Behind closed doors
The Children’s Commissioner for England has a statutory duty to promote and protect the rights of all children in England. This duty extends to children within the criminal justice system. The Commissioner also chairs the Children’s Sub-Group of the National Preventative Mechanism, so has a role in independently monitoring custodial conditions for Children in England and Wales to strengthen the protection of children deprived of their liberty. The Commissioner undertakes a rolling programme of visits to Young Offender Institutions and Secure Training Centres where she speaks to children and staff to keep abreast of issues children are experiencing.
Who are they? Where are they?
At any given time almost fifteen hundred children in England are ‘locked up’ in secure children’s homes, secure training centre, young offenders institutions, mental health wards and other residential placements, either for their own safety or the safety of others. These are some of the most vulnerable children in the country who, for a variety of reasons, we have not been able to help to live freely in their own homes or communities. The report seeks to identify who these children are and where they living, the costs of keeping them locked up, and to understand more about whether these places are truly meeting their needs.
Reforming the youth justice system
We’re calling for a radical approach to preventing children becoming involved in crime and turning children’s lives around when they have spiralled out of control. We’re urging Government to put more resource into stopping gangs from exploiting vulnerable children, into identifying children at risk of getting involved in crime and diverting them away from that path, into reducing the numbers of children in custody to an absolute minimum and into transforming secure care for children so that rehabilitation is at its heart.
Children in custody during lockdown
Lockdown has brought with it many challenges for us all, not least restrictions on our freedoms. But for children in custody, this time has been particularly hard, as it has curtailed even the very limited freedoms they once had. Some children in custody have been spending all but 40 minutes of the day locked in their cells during lockdown. As lockdown slowly eases for many of us, and we are encouraged to spend as long as we want outside because of the benefits to our well-being, children in custody as still spending the majority of the day in their cells. In these difficult times, children told us they have found comfort in the feeling that we – those in custody and the community alike- are all in it together. The easing of restrictions on people in the rest of the country will undoubtedly make the restrictions on children in custody more difficult.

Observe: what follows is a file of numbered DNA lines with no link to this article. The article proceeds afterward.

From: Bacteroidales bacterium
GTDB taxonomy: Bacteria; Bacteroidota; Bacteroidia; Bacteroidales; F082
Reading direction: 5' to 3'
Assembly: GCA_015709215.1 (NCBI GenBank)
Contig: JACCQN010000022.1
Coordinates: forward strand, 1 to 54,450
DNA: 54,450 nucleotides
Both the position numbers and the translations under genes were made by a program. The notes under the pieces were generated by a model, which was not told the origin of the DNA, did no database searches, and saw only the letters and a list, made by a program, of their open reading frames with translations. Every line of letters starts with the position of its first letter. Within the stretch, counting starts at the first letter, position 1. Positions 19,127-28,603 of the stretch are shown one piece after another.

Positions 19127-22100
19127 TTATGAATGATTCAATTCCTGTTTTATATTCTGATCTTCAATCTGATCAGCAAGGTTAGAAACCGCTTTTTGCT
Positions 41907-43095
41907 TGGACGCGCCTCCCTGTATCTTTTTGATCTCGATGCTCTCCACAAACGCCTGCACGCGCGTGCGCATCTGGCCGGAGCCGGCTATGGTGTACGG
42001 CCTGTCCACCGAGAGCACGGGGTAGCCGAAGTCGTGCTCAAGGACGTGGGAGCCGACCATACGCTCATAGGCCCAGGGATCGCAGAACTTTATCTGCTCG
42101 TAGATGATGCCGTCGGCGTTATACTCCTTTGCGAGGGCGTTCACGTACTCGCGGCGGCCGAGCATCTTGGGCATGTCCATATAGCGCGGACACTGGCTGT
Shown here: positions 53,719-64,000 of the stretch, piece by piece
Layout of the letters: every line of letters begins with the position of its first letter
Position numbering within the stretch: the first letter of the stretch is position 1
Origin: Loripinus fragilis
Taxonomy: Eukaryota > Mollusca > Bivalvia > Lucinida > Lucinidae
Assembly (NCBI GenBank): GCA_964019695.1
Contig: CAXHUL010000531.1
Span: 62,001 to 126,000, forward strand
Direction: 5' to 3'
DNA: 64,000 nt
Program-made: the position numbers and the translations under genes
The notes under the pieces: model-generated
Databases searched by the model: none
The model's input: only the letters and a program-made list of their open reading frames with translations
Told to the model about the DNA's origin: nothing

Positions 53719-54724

Far less than they deserve
This report shows how too many children are being admitted to secure hospitals unnecessarily – in some cases are spending months and years of their childhood in institutions when they should be in their community. It warns that the current system of support for those with learning disabilities or autism is letting down some of the most vulnerable children in the country.
Segregation in youth custody in England
Over the past 12 months an issue of concern raised during our visits to Young Offender Institutions (YOIs) and Secure Training Centres (STCs) has been the use of segregation, with reports of some children spending up to 23.5 hours in a cell each day, for days and sometimes weeks on end. This practice would appear to contravene Articles 37 and 40 of the United Nation’s Convention on the Rights of the Child. In response to this information, the Office of the Children’s Commissioner undertook to collect data from all YOIs and STCs about their use of segregation.